A DESIGN TEAM TAKES A THOUGHTFUL APPROACH TO RENOVATING HERBERT BAYER’S MIDCENTURY GUEST QUARTERS AT ASPEN MEADOWS IN ASPEN.
Original Ferenc Berko black-and-white photography decorates the remodeled suites at Aspen Meadows resort. PHOTO BY DAVID MITCHELL
WHEN ARCHITECT MICHAEL SUOMI was charged with renovating 98 guest suites at the Aspen Meadows Resort, his journey of discovery on the legacy property was a little like an episode of Antiques Roadshow.“It was clear some pieces of furniture were significant in terms of modernism in the U.S.—and others were knockoffs,” says Suomi, president of Manhattan-based Suomi Design Works. “We had to unravel all that—figure out what was worth restoring and what was trash.”
Located on the Aspen Institute’s 40 acres, Aspen Meadows affords sweeping views of the slopes. PHOTO COURTESY OF SALAMANDER HOTELS & RESORTS
In 1953, Bauhaus master Herbert Bayer began designing Aspen Meadows Resort—including the six-building residential complex—on the 40-acre grounds of the Aspen Institute. The interiors of those guesthouses hadn’t been renovated since the early 1990s. “After 30 years, they were visually tired and spartan,” Suomi says. “The interior’s design wasn’t even a Bauhaus aesthetic.”
Herbert Bayer’s primary color palette of red, blue and yellow brings the Bauhaus aesthetic indoors. PHOTO COURTESY OF SALAMANDER HOTELS & RESORT
Among the delightful discoveries made during the renovation were original midcentury modern Bertoia Bird chairs from Knoll. Suomi Design Works carefully restored the handmade welded steel wire frames and reupholstered them with Alexander Girard’s original 1954 Arabesque textile, a whimsical pattern with playing card motifs. Other heritage pieces found on the property: Eero Saarinen tulip tables from 1957 and mushroom lamps circa 1960 from art deco designer Walter von Nessen.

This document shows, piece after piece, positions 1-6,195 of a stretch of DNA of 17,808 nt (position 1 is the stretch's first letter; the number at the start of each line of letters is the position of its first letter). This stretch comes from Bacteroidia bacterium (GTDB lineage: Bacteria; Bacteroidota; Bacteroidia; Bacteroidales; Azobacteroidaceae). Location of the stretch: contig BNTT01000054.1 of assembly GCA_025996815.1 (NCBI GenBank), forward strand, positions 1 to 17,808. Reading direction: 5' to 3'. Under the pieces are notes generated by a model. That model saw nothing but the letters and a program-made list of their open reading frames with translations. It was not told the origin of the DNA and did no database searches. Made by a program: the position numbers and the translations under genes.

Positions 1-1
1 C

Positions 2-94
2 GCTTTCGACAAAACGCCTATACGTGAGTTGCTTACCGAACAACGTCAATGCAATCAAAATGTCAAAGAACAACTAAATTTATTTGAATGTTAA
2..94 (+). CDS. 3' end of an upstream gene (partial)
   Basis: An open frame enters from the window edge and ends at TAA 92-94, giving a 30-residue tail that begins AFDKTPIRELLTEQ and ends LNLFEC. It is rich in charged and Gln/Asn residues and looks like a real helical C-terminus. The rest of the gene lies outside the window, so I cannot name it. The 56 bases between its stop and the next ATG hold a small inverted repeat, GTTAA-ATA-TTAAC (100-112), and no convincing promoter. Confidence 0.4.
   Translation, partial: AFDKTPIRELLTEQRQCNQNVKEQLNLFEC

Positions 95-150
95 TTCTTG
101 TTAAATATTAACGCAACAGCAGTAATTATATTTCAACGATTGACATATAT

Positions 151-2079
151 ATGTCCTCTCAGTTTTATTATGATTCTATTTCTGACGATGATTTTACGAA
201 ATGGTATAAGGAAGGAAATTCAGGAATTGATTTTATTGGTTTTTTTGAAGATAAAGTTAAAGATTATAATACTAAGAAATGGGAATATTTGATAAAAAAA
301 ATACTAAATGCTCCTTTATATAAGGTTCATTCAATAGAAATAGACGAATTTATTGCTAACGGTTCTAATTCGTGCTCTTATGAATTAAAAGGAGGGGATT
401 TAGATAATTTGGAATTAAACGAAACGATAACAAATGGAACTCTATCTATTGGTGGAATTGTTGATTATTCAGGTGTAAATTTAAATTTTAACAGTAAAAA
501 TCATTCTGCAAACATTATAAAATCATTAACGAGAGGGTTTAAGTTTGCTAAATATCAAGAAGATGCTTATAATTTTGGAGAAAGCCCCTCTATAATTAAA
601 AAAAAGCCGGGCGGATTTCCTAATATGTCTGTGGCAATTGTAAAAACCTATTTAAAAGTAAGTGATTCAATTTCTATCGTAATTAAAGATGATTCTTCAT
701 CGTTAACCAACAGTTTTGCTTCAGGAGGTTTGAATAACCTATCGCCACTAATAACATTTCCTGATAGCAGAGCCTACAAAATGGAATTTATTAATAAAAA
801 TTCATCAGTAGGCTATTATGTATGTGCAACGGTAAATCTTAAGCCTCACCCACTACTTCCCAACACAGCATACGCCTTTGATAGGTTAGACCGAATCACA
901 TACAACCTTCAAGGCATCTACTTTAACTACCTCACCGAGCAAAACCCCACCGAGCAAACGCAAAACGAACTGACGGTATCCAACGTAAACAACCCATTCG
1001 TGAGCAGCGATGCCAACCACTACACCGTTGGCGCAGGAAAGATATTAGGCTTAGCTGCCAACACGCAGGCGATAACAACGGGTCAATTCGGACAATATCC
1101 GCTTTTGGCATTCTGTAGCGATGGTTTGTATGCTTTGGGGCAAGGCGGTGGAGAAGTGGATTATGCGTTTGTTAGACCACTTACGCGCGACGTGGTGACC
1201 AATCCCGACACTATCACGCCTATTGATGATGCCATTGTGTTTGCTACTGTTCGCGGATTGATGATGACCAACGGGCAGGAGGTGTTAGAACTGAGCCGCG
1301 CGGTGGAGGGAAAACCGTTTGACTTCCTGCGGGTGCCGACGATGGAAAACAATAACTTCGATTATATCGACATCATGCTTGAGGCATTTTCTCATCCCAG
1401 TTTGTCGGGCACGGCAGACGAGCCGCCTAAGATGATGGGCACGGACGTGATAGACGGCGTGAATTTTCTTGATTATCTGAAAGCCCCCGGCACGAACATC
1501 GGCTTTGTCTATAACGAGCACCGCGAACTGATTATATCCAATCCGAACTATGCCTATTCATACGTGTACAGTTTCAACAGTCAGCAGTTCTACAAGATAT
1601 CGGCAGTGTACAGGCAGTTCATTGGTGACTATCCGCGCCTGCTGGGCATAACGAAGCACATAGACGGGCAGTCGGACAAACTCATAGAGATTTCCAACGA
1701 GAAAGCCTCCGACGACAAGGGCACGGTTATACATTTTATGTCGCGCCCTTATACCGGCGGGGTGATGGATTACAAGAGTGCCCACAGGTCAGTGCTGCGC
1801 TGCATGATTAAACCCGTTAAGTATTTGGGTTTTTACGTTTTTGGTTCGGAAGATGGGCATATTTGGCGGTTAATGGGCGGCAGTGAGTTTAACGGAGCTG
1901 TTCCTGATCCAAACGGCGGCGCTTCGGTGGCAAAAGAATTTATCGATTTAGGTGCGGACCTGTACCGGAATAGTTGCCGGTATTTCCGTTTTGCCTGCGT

The light to the left is a 1952 George Nelson Bubble pendant, chosen to match the existing midcentury lighting pieces. PHOTO COURTESY OF SALAMANDER HOTELS & RESORTS
To do the project justice, Suomi wanted to gain an understanding of the Bauhaus designers. “I spent a good deal of time touring the campus and learning about the property’s history,” he says. He researched not just Bayer but other seminal modernists like Buckminster Fuller and Marcel Breuer. He studied photographs by Man Ray, paintings by Josef Albers and handwoven textiles by Anni Albers.
To match the existing midcentury lighting pieces found in the studios, Suomi tapped Herman Miller for new George Nelson Bubble pendants, a series of spherical silhouettes originally designed in 1952.
Originally designed by Harry Bertoia in 1952, the Bird chair (to the right of the bed) was carefully restored and reupholstered in a heritage textile in Bayer’s signature primary colors. PHOTO COURTESY OF SALAMANDER HOTELS & RESORTS
The Suomi team also discovered original hand-embossed black-and-white photographs by Bauhaus artist Ferenc Berko. From aspen trees to snow mounds to abstract renderings of Aspen Institute tents, the 1960s era photos were cleaned up and rehung in the guest rooms.
Drawing inspiration from the design of the building’s exteriors, which were guided by Bayer’s color language—reds, blues and yellows—Suomi rolled out that design ideology throughout the interiors. “That had never been done before,” he says. The original interiors were mostly neutral tones—whites, blacks and grays, Suomi says. “When I was bringing in new fabrics and finishings, I had to think, What would Herbert Bayer have done?” The design team used Bayer’s signature palette of primary colors with rectilinear banquettes in blue, dining chairs in red, side tables in yellow. Bayer employed color in very specific ways. Terrace walls facing the setting sun were painted red; walls facing the rising sun, yellow.
The same palette plays out on the campus in sculptures like Bayer’s Four Chromatic Gates. PHOTO COURTESY OF SALAMANDER HOTELS & RESORTS
Suomi’s interiors reflect that vision: You’ll find red chairs and yellow cabinets located intentionally adjacent to the terraces.
At the same time, Suomi wanted the interiors to be cozy and inviting. “We brought in the Scandinavian idea of hygge into our design,” he says. They blended in natural hues and employed textiles with patterns and textures that feel comfortable, with a little bit of whimsy. “We wanted to compel people to touch things.”
Dark charcoal-finished oak combined with smoked glass and chrome capture the Bauhaus aesthetic, while natural finished American walnut Tambour wall coverings add warmth. Thoughtful updates include Anni Albers-inspired integrated boot-scrubbing flooring at the entryways and clever Kohler fixtures with single-disc chrome faucet handles. Both evoke the midcentury vibe in a 21st-century design.